Chocolate City: A History of Race and Democracy in the Nation's Capital

Chocolate City: A History of Race and Democracy in the Nation's Capital

Chocolate City: A History of Race and Democracy in the Nation's Capital

Chocolate City: A History of Race and Democracy in the Nation's Capital

Synopsis

Monumental in scope and vividly detailed, Chocolate City tells the tumultuous, four-century story of race and democracy in our nation's capital. Emblematic of the ongoing tensions between America's expansive democratic promises and its enduring racial realities, Washington often has served as a national battleground for contentious issues, including slavery, segregation, civil rights, the drug war, and gentrification. But D.C. is more than just a seat of government, and authors Chris Myers Asch and George Derek Musgrove also highlight the city's rich history of local activism as Washingtonians of all races have struggled to make their voices heard in an undemocratic city where residents lack full political rights.



Tracing D.C.'s massive transformations--from a sparsely inhabited plantation society into a diverse metropolis, from a center of the slave trade to the nation's first black-majority city, from "Chocolate City" to "Latte City--Asch and Musgrove offer an engaging narrative peppered with unforgettable characters, a history of deep racial division but also one of hope, resilience, and interracial cooperation.

Excerpt

Surely nowhere in the world do oppression and persecution based solely on the color
of the skin appear more hateful and hideous than in the capital of the United States,
because the chasm between the principles upon which this Government was founded,
in which it still professes to believe, and those which are daily practiced under the
protection of the flag, yawns so wide and deep.—MARY church terrell, 1906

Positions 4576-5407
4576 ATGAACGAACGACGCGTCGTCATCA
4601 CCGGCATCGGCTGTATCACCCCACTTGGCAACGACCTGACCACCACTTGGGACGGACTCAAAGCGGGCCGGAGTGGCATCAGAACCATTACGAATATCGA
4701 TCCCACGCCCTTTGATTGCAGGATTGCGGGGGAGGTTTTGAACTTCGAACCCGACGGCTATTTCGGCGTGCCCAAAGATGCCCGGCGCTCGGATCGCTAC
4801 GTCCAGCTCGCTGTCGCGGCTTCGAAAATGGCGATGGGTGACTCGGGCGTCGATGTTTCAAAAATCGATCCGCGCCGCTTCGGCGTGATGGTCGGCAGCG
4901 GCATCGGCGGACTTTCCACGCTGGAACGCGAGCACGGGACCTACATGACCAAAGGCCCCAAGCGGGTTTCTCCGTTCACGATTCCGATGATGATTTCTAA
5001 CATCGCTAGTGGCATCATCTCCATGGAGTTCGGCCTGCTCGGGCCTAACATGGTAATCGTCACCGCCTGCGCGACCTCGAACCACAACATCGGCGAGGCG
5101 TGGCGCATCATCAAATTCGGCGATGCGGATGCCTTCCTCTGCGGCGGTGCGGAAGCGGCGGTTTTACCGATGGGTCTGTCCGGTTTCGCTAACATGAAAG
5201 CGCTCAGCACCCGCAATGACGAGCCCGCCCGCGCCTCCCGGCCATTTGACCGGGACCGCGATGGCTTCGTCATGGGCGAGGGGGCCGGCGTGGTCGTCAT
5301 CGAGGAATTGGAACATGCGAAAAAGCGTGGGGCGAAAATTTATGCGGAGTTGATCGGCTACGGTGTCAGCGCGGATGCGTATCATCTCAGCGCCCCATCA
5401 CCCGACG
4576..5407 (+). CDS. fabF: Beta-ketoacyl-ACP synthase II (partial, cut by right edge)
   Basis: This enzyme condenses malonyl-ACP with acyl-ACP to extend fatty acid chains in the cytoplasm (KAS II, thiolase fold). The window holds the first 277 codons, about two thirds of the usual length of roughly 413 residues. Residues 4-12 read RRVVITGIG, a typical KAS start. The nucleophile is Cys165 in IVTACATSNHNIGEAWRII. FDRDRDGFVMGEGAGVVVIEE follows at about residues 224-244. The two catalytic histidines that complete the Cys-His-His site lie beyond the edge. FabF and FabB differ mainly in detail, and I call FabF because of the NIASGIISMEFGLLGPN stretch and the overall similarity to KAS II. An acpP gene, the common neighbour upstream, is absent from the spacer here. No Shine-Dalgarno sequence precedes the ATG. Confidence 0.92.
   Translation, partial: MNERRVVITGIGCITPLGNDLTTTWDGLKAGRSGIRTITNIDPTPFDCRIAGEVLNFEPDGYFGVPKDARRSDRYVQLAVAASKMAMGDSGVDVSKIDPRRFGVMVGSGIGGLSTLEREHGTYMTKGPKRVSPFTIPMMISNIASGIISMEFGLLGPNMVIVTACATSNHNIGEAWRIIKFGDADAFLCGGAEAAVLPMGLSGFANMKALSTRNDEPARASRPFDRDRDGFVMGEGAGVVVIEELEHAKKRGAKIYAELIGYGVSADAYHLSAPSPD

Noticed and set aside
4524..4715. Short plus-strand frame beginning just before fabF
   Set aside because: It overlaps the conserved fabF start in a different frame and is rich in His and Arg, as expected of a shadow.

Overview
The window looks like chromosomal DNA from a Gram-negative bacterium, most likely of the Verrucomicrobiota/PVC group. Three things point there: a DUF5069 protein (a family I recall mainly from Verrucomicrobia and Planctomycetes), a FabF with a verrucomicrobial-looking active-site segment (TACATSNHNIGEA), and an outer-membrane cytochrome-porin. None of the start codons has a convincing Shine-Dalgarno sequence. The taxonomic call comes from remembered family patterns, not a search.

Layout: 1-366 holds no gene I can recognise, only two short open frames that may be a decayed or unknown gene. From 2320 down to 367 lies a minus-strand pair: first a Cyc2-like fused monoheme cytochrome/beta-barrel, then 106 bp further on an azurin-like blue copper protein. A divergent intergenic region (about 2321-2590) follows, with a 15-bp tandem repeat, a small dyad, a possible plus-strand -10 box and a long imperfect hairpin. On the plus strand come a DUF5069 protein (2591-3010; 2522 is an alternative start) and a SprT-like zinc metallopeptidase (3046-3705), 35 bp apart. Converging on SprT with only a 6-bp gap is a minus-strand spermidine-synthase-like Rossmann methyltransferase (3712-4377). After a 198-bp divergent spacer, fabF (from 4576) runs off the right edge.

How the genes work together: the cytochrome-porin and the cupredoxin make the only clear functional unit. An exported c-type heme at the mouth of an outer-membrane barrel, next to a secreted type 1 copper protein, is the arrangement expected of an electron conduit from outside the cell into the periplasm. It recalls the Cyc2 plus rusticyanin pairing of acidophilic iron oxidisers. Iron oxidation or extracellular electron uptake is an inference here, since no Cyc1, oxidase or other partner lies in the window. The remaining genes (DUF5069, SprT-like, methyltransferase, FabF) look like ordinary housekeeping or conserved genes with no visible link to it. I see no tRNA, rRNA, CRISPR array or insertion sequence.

Washington, D.C., seemed to be at its finest on August 28, 1963. Despite dire warnings of racial violence and chaos, the city welcomed more than 250,000 peaceful protesters for the “March on Washington for Jobs and Freedom.” Amassing near the Lincoln Memorial, the crowd listened to an interracial lineup of inspirational speakers, culminating with the dynamic young preacher from Alabama, Martin Luther King Jr. the civil rights movement had come “to this hallowed spot,” King insisted, “to make real the promises of democracy.”

Across the world viewers saw newsreels of King’s speech and images of the smiling, sweating, sign- toting throngs who represented a broad cross- section of America—black and white, young and old, Northern and Southern, Jew and Gentile. the march was vivid evidence of vibrant American democracy in action. Beautiful, orderly, and welcoming, the nation’s capital appeared to be the ideal staging ground for what King called “the greatest demonstration for freedom in the history of our nation.”

At the end of the day, most protesters piled onto buses to head back home, but roughly 10 percent of the march participants already were home. They were D.C. residents, natives of a city that was at once a shining symbol of America and a glaring rejection of democracy. Unlike other U.S. citizens, D.C. residents had no representation in Congress and lacked basic self- government. Theirs was a city run by three presidentially appointed commissioners, not locally elected officials. Washingtonians of all races had no voting rights that any elected representative anywhere was bound to respect.

King’s call to “make real the promises of democracy” struck a particularly resonant chord in D.C. because it was the first majority- black major city in the nation. the crowd at the March on Washington may have epitomized an ideal . . .

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